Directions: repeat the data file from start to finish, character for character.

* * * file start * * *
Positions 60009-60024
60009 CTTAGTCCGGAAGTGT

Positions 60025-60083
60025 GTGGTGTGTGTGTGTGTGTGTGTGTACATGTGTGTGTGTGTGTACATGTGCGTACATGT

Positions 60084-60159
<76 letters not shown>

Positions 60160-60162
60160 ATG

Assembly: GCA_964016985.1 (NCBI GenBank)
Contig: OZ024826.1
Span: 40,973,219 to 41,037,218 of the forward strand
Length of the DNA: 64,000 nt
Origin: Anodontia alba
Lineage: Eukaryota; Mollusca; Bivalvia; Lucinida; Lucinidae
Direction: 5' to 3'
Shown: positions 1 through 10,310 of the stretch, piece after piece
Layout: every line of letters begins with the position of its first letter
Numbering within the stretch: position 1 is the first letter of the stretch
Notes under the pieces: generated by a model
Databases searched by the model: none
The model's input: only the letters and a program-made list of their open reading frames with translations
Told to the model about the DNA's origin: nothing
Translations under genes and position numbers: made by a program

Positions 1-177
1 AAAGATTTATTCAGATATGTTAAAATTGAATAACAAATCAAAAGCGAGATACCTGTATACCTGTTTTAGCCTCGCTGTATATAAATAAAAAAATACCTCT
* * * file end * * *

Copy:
Positions 60009-60024
60009 CTTAGTCCGGAAGTGT

Positions 60025-60083
60025 GTGGTGTGTGTGTGTGTGTGTGTGTACATGTGTGTGTGTGTGTACATGTGCGTACATGT

Positions 60084-60159
<76 letters not shown>

Positions 60160-60162
60160 ATG

Assembly: GCA_964016985.1 (NCBI GenBank)
Contig: OZ024826.1
Span: 40,973,219 to 41,037,218 of the forward strand
Length of the DNA: 64,000 nt
Origin: Anodontia alba
Lineage: Eukaryota; Mollusca; Bivalvia; Lucinida; Lucinidae
Direction: 5' to 3'
Shown: positions 1 through 10,310 of the stretch, piece after piece
Layout: every line of letters begins with the position of its first letter
Numbering within the stretch: position 1 is the first letter of the stretch
Notes under the pieces: generated by a model
Databases searched by the model: none
The model's input: only the letters and a program-made list of their open reading frames with translations
Told to the model about the DNA's origin: nothing
Translations under genes and position numbers: made by a program

Positions 1-177
1 AAAGATTTATTCAGATATGTTAAAATTGAATAACAAATCAAAAGCGAGATACCTGTATACCTGTTTTAGCCTCGCTGTATATAAATAAAAAAATACCTCT